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How to Survive Recession: 5 Saving Tips to Be Prepared

How to Survive Recession: 5 Saving Tips

Posted on July 24, 2023
Writer: James Miller

Facing a potential recession can feel like a formidable challenge. And with economists predicting a 99% chance of an impending recession, you might not have much time to prepare for it if you don’t start now. However, with preemptive planning and strategic investments, you can weather this storm.

Let’s explore how to survive a recession and thrive afterward in the U.S. We will dive into the potential of emergency funds, portfolio diversification, and other methods on how to prepare and survive an impending recession.

What Is a Recession?

A recession is a period of temporary economic decline during which trade and industrial activity are reduced. It’s typically identified by a fall in Gross Domestic Product (GDP) in two successive quarters.

During a recession, jobs can become scarce, businesses struggle or fail, and money loses value. Understanding the nature and possible consequences of a recession is the first step in learning how to survive and even leverage a recession.

How to Prepare for a Recession

With the threat of another recession on the horizon, you may be wondering how to survive this economic crisis. Surviving a recession lies in taking pre-emptive action. This section discusses some tips on how to survive a recession.

1.   Create an Emergency Fund

An emergency fund serves as a financial buffer in times of economic turbulence. An ideal emergency fund should cover at least three to six months of living expenses. This is not just a safety net but also provides peace of mind and lets you make calculated decisions rather than fear-based ones if there is any interruption to your income stream.

Individual opening online savings account

The key to an emergency fund is consistency and a systematic savings approach. Start by setting aside a small portion of your monthly paycheck – about 10% to 15%. Over time, this accumulates into a substantial fund.

Here are some tips to help you build your emergency fund more efficiently:

  • Keep your emergency fund in a separate account to avoid spending it.
  • Set up automatic transfers to move your money from your checking account to your emergency fund.
  • Use savings apps like Mint, YNAB, and Digit to track your income and expenses.
  • Save any unexpected income, such as tax refunds or bonuses.

To avoid devaluation of this emergency fund due to inflation, here are some investment options you can consider:

  • High-Yield Savings Account: Unlike a traditional savings account, high-yield savings accounts offer a higher interest rate, around 4%, compared to an average of 0.4% for a regular savings account. This can help your emergency fund keep up with inflation and maximize financial growth.
  • Money Market Account: Similarly, average money market rates range between 0.01% APY and 3.45% APY. Interest rates for money market accounts often increase depending on the amount in the account – so the more you have in your account, the more you could earn in interest rates.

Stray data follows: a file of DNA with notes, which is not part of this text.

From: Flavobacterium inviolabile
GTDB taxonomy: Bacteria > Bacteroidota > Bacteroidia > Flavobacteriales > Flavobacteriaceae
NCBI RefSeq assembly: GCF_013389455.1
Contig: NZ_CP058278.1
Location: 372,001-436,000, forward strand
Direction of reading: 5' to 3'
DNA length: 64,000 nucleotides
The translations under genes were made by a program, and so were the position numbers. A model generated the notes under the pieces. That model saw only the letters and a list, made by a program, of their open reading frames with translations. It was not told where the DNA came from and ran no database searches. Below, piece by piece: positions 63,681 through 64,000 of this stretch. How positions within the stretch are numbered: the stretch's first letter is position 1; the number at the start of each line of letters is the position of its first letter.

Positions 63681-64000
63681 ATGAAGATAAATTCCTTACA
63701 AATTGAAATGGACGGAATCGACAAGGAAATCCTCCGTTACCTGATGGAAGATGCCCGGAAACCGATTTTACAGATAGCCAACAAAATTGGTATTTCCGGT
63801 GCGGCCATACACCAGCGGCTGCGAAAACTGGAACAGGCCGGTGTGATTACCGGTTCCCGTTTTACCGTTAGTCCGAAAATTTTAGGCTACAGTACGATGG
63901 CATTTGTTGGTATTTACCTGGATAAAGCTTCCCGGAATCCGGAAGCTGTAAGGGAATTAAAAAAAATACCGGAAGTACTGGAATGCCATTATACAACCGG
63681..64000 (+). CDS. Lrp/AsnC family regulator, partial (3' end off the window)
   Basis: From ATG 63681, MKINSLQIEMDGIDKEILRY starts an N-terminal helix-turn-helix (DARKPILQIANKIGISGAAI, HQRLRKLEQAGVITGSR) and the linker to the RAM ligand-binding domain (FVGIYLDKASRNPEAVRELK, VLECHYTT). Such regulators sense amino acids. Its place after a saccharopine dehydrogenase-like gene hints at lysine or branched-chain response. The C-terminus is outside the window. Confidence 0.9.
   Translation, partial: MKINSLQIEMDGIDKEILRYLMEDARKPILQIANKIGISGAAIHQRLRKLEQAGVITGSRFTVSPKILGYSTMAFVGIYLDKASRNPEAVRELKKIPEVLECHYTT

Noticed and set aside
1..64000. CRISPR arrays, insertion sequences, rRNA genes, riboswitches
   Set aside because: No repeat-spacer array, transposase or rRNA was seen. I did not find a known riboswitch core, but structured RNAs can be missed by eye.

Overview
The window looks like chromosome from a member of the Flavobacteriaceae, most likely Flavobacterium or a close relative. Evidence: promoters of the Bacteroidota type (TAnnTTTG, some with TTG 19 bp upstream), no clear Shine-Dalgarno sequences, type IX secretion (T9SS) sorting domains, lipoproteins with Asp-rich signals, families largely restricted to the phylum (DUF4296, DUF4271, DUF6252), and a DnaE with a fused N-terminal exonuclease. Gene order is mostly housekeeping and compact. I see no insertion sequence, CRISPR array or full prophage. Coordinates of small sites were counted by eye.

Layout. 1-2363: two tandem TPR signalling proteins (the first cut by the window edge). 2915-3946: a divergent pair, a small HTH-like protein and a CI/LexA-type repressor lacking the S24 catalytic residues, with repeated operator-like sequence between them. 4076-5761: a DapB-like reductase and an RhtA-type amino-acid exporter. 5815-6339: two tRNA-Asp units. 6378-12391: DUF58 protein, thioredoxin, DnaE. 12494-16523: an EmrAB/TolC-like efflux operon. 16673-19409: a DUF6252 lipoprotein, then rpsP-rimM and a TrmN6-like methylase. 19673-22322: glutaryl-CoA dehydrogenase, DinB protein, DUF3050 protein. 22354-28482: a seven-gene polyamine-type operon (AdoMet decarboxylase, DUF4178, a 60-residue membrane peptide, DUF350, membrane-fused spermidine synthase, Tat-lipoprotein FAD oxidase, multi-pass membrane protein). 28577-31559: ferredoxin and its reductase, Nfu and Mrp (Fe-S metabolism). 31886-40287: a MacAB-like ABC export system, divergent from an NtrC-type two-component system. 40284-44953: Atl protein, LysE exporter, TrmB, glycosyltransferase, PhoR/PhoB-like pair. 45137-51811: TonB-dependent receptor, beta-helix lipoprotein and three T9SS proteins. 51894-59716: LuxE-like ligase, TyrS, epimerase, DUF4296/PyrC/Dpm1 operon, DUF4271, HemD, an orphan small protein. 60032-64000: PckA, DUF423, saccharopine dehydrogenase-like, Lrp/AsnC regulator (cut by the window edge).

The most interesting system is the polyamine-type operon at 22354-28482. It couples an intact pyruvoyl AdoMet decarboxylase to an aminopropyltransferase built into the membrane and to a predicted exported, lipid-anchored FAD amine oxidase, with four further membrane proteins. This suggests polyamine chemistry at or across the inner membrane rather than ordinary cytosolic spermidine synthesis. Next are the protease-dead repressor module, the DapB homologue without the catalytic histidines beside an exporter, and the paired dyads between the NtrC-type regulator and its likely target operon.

2.   Pay Your Debts

Paying off your debt is the next step to survive economic collapse. Eliminating your financial liabilities before a recession could free up more cash to direct to your emergency and savings account, providing a stronger buffer for economic hardships.

Individual paying debts

One strategy could be the avalanche’ method, where you prioritize paying off high-interest debt first. Once the highest-interest loan is fully paid off, you move to the next highest, and so on. The logic behind this method is that you’re reducing the total interest you’ll pay over time. Just make sure to check with your lenders to see if you won’t be penalized for early repayment.

Another strategy is the snowball” method. Instead of focusing on interest rates, you start by paying off the smallest debt first while making minimum payments on the rest. This can motivate you to pay off larger debts with more confidence over time.

If you have multiple debts, especially high-interest credit card debts, consider consolidating them to a single loan with a lower interest rate. This can simplify your payments and reduce the total amount of interest you’ll pay.

3.   Have Additional Income

Relying solely on one income stream during a recession is like laying all your eggs in one basket – risky and potentially disastrous. Job security is not common during a recession, so diversify your income before the economic downturn to reduce the risk of financial stress if one of those streams gets cut.

Freelance editor working

Here are 5 potential additional income streams to consider:

  1. Side Business: If you have a hobby or a skill that can be monetized, consider turning it into a small business. This could be anything from crafting homemade goods to providing consulting services. Start by marketing your products or services on social media or through word of mouth. Over time, you might consider setting up a website or online shop to reach a wider audience.
  2. Freelance Work: Freelancing can be done anywhere and in your own time. Explore platforms like Upwork, Fiverr, or Freelancer, which connect freelancers with businesses needing services.
  3. Rental Income: If you have an extra room or a second property, consider renting it out for additional income. Websites like Airbnb and make it easy to rent out spare rooms or properties.
  4. Online Platforms: Leverage your skills or assets to generate income through various online platforms. For example, if you’re a talented photographer, consider selling pictures on Shutterstock.